“Don’t lock it,” says my dad as he hands me the keys to his old Ford pickup truck. “If you lock it you won’t be able to get it open again.” With the abundance of Mercedes Benz and BMW models on the Houston roads, leaving this old beater, with its rusted out bed, mismatched or missing hubcaps, and tattered upholstery open to vandalism seems a paltry game. My dad has earned the right to kick around town in a great old truck, as he’s fought to hold onto it while others in the family badger him to let it go. Neighbors have declared it an eyesore, but it’s a fine sight for me, who so desperately needs a second car to get around in.
The old engine takes a couple of tries to get it started if it’s sat idle for more than a half hour and the steering is as loose as the helm of a ship, but I don’t care. The truck’s shortcomings, the little nooks and crannies that need a special twist or a secret turn to get it working, that’s where the charm has gathered, like veins of gold through rock. Without those annoying quirks, its rickety workings and worn out shocks, it would be just another Honda Civic (not there’s anything wrong with a car that starts and keeps you in your seat going over a pothole).
Just today, in fact, the truck’s absurdly outdated trappings led to a minor adventure. There’s nothing but a tape deck in the thing, and seeing as I haven’t even seen a tape in a million years, I rumbled over to the Sand Dollar Thrift Store to see what kind of cassettes I could scare up to ward away the terrible Houston radio (Ichiro is not the only reason I miss Seattle). Next to the records was a scrappy collection of tapes, most of them Christmas music or classical. Tucked behind some Frank Sinatra was a beige little number by the one and only Billy Idol. “Rebel Yell” would save me from the Matchbox 20 marathons.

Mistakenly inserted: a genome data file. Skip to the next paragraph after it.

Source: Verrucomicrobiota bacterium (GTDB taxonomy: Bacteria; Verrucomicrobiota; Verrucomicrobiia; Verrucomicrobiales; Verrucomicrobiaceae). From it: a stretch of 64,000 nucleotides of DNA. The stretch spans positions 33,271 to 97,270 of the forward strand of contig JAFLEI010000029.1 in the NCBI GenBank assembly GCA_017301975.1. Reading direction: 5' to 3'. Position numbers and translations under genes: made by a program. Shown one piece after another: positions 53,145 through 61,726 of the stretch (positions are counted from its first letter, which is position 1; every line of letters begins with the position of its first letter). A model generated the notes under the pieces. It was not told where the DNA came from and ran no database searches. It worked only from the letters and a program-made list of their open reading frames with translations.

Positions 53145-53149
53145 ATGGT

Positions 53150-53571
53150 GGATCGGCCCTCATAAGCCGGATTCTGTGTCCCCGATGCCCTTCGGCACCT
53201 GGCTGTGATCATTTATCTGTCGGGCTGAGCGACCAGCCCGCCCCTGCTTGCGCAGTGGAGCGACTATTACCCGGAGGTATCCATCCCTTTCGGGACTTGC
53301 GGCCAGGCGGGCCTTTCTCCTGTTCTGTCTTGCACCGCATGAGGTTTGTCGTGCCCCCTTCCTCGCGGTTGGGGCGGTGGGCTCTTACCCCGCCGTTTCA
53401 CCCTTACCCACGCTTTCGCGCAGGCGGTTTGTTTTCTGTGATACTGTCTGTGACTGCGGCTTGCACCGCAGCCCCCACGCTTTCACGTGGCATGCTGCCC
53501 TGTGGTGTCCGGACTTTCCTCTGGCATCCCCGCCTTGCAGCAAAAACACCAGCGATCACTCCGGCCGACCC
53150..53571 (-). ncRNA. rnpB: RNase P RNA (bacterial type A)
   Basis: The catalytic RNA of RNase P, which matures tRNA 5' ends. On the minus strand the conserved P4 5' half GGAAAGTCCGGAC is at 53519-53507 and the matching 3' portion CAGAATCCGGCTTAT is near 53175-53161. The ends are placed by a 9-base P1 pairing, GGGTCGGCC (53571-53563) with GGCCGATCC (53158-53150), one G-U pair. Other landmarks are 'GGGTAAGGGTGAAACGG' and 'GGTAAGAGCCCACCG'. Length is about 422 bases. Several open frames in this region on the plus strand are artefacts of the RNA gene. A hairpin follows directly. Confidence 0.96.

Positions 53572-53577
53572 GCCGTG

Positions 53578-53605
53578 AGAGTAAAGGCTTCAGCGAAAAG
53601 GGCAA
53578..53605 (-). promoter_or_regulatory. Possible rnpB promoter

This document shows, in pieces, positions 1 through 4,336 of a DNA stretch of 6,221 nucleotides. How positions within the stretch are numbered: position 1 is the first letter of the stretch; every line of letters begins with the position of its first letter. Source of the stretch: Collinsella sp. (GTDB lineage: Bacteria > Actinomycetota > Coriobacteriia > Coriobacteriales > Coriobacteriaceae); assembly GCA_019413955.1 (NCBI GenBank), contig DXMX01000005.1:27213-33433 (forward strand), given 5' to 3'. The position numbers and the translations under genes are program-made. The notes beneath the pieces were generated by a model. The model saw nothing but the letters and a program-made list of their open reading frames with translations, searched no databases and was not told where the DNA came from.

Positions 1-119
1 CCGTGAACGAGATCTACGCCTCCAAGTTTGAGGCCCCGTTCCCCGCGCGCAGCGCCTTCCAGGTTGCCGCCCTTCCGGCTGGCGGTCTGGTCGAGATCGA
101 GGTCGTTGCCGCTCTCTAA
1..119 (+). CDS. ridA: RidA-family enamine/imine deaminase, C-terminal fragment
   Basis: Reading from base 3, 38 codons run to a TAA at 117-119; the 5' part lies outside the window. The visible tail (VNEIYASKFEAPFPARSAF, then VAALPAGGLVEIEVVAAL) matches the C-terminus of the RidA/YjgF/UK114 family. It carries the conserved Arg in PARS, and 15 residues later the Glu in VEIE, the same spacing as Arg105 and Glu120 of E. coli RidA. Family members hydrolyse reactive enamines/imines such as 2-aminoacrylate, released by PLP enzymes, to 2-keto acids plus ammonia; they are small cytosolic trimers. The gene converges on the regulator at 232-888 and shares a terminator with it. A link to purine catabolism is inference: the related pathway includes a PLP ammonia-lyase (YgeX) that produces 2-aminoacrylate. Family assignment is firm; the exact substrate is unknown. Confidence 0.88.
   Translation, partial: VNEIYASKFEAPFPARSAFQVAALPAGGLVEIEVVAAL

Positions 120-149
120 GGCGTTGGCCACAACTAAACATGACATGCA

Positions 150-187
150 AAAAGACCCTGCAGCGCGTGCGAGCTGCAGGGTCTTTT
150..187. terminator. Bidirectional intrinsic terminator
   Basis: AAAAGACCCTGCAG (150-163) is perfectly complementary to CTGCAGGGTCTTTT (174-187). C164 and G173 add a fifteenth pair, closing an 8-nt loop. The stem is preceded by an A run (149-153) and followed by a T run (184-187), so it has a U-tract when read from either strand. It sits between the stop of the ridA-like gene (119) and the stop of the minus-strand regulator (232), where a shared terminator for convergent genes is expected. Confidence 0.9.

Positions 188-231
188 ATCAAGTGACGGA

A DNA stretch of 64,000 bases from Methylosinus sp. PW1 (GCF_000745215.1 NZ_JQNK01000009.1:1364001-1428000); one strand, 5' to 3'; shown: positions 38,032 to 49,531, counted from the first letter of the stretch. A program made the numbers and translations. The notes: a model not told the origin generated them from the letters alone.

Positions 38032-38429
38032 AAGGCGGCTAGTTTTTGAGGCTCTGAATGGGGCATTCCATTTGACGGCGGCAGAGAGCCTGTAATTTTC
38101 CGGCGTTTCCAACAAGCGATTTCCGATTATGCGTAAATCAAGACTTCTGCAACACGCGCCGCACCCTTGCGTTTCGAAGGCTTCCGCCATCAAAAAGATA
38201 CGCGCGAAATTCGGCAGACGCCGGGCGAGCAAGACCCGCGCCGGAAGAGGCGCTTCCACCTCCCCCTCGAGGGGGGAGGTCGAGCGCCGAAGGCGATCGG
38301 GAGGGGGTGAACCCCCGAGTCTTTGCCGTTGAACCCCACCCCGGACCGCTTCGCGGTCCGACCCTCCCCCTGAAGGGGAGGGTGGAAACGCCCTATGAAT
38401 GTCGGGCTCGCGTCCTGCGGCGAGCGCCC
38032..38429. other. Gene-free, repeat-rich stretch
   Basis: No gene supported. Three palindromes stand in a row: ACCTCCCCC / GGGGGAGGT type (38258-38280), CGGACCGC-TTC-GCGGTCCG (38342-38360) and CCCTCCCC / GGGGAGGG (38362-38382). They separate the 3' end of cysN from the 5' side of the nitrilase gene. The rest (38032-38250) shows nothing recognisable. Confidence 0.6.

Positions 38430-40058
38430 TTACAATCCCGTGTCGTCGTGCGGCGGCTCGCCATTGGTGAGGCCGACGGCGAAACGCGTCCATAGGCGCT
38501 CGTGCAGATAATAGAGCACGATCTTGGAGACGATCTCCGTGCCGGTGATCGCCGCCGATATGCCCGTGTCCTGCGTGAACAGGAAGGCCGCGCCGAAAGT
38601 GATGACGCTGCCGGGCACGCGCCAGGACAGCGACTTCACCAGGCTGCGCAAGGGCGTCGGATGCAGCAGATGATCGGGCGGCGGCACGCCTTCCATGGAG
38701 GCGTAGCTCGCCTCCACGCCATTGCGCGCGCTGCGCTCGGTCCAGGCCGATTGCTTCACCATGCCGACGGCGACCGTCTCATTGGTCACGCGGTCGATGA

I climbed back into the cab of the pickup and slid the tape into the deck. The slide and snap is a muscle memory buried deep in the reptile brain, and there isn’t a CD player around that can reproduce the satisfaction of sinking the tape into the machine. I turn the engine over, wait for it to die, and turn it over again while Idol lets it go. Did Billy Idol go through a reggaeton phase? Did Billy Idol get to enjoy any kind of phase during his career? There were hints of ska guitar riffs. Perhaps this was an experimental album.
Ten minutes down the road, it hits me: the Billy Idol has been taped over. I’m listening to somebody’s Spanish pop music mixtape. The mystery of Billy Idol’s creative journey now solved, the Latin beats are fast and fun, the vocals joyful and full of life. I jam out, in full acceptance of the switcheroo that caused me to alter my expectations and enjoy what was given, rather than what I desired.
The midseason Astros are like my dad’s pickup truck, and the Billy Idol tape represents all of the strange, amusing, and interesting things that can happen to a terrible baseball team that the rest of the world is oblivious to. This is our team, now more than ever. We are free to enjoy it whichever way we choose, whether it’s “White Wedding” or “La Chica de Ayer,” whether the A/C works or the sweat pours, and whether the doors lock tight or if they are open to the world.
It’s a liberating feeling to leave the doors to your truck unlocked in a busy parking lot. To paraphrase Janis Joplin, freedom is having nothing to lose. The Astros have nothing to lose, and much ground to gain, with young players who can develop and some interesting trade chips if it comes to that. The engine is just starting to warm up with the trip half over, but the salsa beat is picking up, and it’s up to us to sing along.